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Old 06-12-2014, 04:43 AM   #1
jjthomas
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Slackware Server On The Internet.


I am thinking of putting a server out in the wild. I run a couple of websites, one is based on b2evolution and another based on WordPress and a couple of static websites, and of course email.

I have a UPS, Iím comfortable with Linux, both Slackware and Red Hat (Centos). Iíve been hacked a couple of times, weak password (duh) and a bad script. So I know that somewhere out there, is a hacker gunning for my server.

My thought would be to set the WWW/Email server in a virtual machine. If a hacker were to get root in the VM would they be able to gain access to the host?

Has anybody put a Slackware based server on in the Internet? Any advice?

-JJ
 
Old 06-12-2014, 06:14 AM   #2
tronayne
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Yes, did that, worked.

But...

You're going to get hit (a lot) from the outside world and IP address walkers. It's a given that the bastards are going to try.

If you do a clean install on that server and pick a good root password (you do not need to password any other accounts except for any user accounts you add, such as your own account -- leave /etc/passwd and /etc/shadow alone).

I would assume you're going to be using Apache HTTP? Don't monkey with it too much, read the security section in the the HTTP documentation, implement the recommended settings (in the configuration files).

Something I did that works automagically is that I installed and run DenyHosts (http://denyhosts.sourceforge.net/:
Quote:
What is DenyHosts?

DenyHosts is a script intended to be run by Linux system administrators to help thwart SSH server attacks (also known as dictionary based attacks and brute force attacks).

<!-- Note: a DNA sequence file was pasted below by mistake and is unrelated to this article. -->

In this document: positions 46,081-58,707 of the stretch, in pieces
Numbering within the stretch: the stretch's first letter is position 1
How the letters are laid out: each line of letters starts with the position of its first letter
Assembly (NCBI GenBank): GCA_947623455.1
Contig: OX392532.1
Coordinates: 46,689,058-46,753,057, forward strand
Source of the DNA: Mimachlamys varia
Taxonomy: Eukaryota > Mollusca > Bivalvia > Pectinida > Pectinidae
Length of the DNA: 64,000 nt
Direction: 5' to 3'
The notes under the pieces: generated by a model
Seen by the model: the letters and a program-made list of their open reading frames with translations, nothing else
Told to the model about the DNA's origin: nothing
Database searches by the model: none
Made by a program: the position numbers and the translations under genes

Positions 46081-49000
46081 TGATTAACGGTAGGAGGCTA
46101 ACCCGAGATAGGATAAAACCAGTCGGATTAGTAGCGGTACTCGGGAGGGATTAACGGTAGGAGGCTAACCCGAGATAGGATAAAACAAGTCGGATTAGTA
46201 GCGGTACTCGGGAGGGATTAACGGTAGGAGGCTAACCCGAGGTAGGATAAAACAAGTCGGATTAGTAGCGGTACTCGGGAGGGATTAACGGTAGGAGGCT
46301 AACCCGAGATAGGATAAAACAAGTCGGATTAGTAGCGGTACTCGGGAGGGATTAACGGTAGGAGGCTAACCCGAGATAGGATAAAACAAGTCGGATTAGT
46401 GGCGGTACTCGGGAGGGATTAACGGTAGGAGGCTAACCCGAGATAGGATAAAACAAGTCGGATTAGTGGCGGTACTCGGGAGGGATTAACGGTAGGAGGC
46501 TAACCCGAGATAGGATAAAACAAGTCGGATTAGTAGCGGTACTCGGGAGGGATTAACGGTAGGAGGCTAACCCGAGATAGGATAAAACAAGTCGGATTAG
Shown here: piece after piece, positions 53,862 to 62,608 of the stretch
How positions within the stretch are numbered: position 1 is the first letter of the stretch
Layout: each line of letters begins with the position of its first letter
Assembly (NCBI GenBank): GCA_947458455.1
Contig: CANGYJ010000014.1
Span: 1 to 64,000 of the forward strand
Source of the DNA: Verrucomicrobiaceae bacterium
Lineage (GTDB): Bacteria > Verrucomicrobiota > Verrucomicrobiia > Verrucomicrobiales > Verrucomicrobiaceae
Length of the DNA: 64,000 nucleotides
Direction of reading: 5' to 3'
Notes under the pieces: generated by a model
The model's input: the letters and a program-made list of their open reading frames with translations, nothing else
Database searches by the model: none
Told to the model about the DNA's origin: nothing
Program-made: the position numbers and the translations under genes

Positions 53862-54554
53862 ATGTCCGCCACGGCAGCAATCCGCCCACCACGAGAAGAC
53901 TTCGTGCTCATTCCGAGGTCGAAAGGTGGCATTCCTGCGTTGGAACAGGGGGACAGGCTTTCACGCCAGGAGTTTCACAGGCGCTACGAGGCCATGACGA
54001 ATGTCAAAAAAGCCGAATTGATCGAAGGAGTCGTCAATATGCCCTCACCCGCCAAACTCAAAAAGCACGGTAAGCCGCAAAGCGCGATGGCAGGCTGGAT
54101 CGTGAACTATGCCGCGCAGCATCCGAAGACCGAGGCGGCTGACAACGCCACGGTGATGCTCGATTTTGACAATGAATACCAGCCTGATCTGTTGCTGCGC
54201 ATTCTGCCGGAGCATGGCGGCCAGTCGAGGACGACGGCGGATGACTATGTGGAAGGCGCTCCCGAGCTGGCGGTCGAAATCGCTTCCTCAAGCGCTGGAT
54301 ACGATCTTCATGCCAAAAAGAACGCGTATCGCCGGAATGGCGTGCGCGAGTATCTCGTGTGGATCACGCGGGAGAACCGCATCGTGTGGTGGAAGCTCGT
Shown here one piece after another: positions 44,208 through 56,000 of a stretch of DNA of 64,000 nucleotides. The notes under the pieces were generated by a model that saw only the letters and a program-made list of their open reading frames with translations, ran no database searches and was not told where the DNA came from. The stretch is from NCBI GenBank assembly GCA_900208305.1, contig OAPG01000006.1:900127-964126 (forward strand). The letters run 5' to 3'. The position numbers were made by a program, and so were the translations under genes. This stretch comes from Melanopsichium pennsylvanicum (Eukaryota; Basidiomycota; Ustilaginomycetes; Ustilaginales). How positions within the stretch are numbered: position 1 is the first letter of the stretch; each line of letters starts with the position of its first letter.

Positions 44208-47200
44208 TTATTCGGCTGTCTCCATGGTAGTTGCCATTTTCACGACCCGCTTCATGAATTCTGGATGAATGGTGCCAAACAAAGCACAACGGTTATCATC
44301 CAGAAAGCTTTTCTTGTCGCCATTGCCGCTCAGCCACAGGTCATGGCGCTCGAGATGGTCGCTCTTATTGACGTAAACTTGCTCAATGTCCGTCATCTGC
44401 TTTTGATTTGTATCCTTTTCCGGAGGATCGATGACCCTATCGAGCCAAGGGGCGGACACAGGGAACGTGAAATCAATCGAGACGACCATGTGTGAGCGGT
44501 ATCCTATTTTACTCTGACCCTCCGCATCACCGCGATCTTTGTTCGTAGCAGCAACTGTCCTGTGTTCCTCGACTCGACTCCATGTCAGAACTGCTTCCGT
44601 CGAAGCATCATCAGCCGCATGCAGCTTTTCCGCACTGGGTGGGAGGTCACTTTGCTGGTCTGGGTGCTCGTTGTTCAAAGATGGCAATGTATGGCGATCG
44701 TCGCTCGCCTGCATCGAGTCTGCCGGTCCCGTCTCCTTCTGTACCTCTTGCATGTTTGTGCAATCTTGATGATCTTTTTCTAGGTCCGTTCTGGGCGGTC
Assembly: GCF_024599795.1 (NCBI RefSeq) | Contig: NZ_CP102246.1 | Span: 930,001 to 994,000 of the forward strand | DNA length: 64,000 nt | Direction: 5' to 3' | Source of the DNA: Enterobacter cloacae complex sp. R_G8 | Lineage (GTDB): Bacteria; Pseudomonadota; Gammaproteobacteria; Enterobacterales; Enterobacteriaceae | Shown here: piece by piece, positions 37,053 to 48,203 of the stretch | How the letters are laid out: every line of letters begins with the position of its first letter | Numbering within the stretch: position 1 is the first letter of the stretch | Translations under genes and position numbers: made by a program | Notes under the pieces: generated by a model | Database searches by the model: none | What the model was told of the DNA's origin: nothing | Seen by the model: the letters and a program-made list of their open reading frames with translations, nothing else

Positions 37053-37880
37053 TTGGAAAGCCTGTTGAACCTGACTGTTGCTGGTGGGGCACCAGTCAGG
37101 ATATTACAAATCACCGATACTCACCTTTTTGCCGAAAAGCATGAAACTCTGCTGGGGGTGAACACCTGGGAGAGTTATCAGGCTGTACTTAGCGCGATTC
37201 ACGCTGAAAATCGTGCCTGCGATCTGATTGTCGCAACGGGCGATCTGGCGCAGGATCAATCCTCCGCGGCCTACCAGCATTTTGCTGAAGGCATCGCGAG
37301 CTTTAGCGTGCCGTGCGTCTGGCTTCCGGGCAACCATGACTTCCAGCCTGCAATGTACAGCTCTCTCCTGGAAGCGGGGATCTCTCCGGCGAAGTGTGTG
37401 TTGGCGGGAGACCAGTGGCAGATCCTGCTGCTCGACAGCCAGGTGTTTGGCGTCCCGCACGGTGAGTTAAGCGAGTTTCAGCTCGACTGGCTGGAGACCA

If you've ever looked at your ssh log (/var/log/secure on Redhat, /var/log/auth.log on Mandrake, etc...) you may be alarmed to see how many hackers attempted to gain access to your server. Hopefully, none of them were successful (but then again, how would you know?). Wouldn't it be better to automatically prevent that attacker from continuing to gain entry into your system?
When you get hit with SSH attacks, they're trying to guess your password and they walk the administrative accounts (which you haven't screwed with and there is no way in the universe to guess or get into an account that has no assigned password and is blocked in /etc/shadow). What DenyHosts does is recognize the attempt and add the URL of the attacker to /etc/hosts.deny in which case that URL will be refused the next time it tries -- over the years, that list has grown to over 20,000 bad actors; they're blocked whenever they attempt to connect.

DenyHosts also will let you share URLs of folks attempting to gains access with other users around the world and merge their experience with yours.

Keeps 'em out of your pants.

You can, if you like, construct the lists as IPTABLES entries and a couple of other methods but I've been perfectly happy with the /etc/hosts.deny method (it's quicker and you don't have to restart IPTABLES periodically).

Other than that, you only need to use good practices. Good root (and your) passwords. Configure /etc/httpd/httpd.conf properly (Apache's documentation is real good for this). Make your web pages as secure as possible and, basically, leave the thing alone (out of the box, Slackware is already secure).

You can fiddle with IPTABLES and some other utilities that do essentially what DenyHosts does and it would be worth your time to look into them; as I say, my experience has been more that satisfactory with DenyHosts (never had an intrusion).

Hope this helps some.
 
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Old 06-12-2014, 09:26 AM   #3